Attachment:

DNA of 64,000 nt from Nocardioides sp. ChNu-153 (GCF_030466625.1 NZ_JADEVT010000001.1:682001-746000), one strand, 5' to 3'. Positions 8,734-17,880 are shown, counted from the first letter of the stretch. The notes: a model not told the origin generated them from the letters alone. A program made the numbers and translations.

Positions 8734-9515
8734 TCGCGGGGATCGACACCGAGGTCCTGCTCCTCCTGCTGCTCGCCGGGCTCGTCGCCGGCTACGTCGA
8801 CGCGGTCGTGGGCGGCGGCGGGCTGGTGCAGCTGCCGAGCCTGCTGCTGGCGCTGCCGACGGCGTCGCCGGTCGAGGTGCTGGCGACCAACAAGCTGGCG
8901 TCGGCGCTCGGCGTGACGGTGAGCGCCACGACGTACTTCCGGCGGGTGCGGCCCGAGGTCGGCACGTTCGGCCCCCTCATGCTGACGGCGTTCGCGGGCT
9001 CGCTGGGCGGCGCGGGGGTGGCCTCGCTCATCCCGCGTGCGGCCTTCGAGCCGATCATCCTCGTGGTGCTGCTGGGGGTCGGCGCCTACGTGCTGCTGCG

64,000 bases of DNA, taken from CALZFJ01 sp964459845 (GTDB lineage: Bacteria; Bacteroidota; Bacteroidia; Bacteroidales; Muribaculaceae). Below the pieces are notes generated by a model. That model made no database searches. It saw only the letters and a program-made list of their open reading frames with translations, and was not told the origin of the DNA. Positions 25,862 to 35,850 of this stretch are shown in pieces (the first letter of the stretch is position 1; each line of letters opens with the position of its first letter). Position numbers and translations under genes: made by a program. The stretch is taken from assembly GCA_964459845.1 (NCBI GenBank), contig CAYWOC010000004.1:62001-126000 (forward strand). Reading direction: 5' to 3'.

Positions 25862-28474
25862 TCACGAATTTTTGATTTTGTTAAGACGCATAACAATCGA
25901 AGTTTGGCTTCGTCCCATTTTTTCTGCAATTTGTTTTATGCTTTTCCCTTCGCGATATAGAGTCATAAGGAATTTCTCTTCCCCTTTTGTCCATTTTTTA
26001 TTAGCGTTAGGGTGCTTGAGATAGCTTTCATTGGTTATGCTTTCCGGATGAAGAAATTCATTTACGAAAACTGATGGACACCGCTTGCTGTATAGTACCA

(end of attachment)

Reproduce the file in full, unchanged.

DNA of 64,000 nt from Nocardioides sp. ChNu-153 (GCF_030466625.1 NZ_JADEVT010000001.1:682001-746000), one strand, 5' to 3'. Positions 8,734-17,880 are shown, counted from the first letter of the stretch. The notes: a model not told the origin generated them from the letters alone. A program made the numbers and translations.

Positions 8734-9515
8734 TCGCGGGGATCGACACCGAGGTCCTGCTCCTCCTGCTGCTCGCCGGGCTCGTCGCCGGCTACGTCGA
8801 CGCGGTCGTGGGCGGCGGCGGGCTGGTGCAGCTGCCGAGCCTGCTGCTGGCGCTGCCGACGGCGTCGCCGGTCGAGGTGCTGGCGACCAACAAGCTGGCG
8901 TCGGCGCTCGGCGTGACGGTGAGCGCCACGACGTACTTCCGGCGGGTGCGGCCCGAGGTCGGCACGTTCGGCCCCCTCATGCTGACGGCGTTCGCGGGCT
9001 CGCTGGGCGGCGCGGGGGTGGCCTCGCTCATCCCGCGTGCGGCCTTCGAGCCGATCATCCTCGTGGTGCTGCTGGGGGTCGGCGCCTACGTGCTGCTGCG

64,000 bases of DNA, taken from CALZFJ01 sp964459845 (GTDB lineage: Bacteria; Bacteroidota; Bacteroidia; Bacteroidales; Muribaculaceae). Below the pieces are notes generated by a model. That model made no database searches. It saw only the letters and a program-made list of their open reading frames with translations, and was not told the origin of the DNA. Positions 25,862 to 35,850 of this stretch are shown in pieces (the first letter of the stretch is position 1; each line of letters opens with the position of its first letter). Position numbers and translations under genes: made by a program. The stretch is taken from assembly GCA_964459845.1 (NCBI GenBank), contig CAYWOC010000004.1:62001-126000 (forward strand). Reading direction: 5' to 3'.

Positions 25862-28474
25862 TCACGAATTTTTGATTTTGTTAAGACGCATAACAATCGA
25901 AGTTTGGCTTCGTCCCATTTTTTCTGCAATTTGTTTTATGCTTTTCCCTTCGCGATATAGAGTCATAAGGAATTTCTCTTCCCCTTTTGTCCATTTTTTA
26001 TTAGCGTTAGGGTGCTTGAGATAGCTTTCATTGGTTATGCTTTCCGGATGAAGAAATTCATTTACGAAAACTGATGGACACCGCTTGCTGTATAGTACCA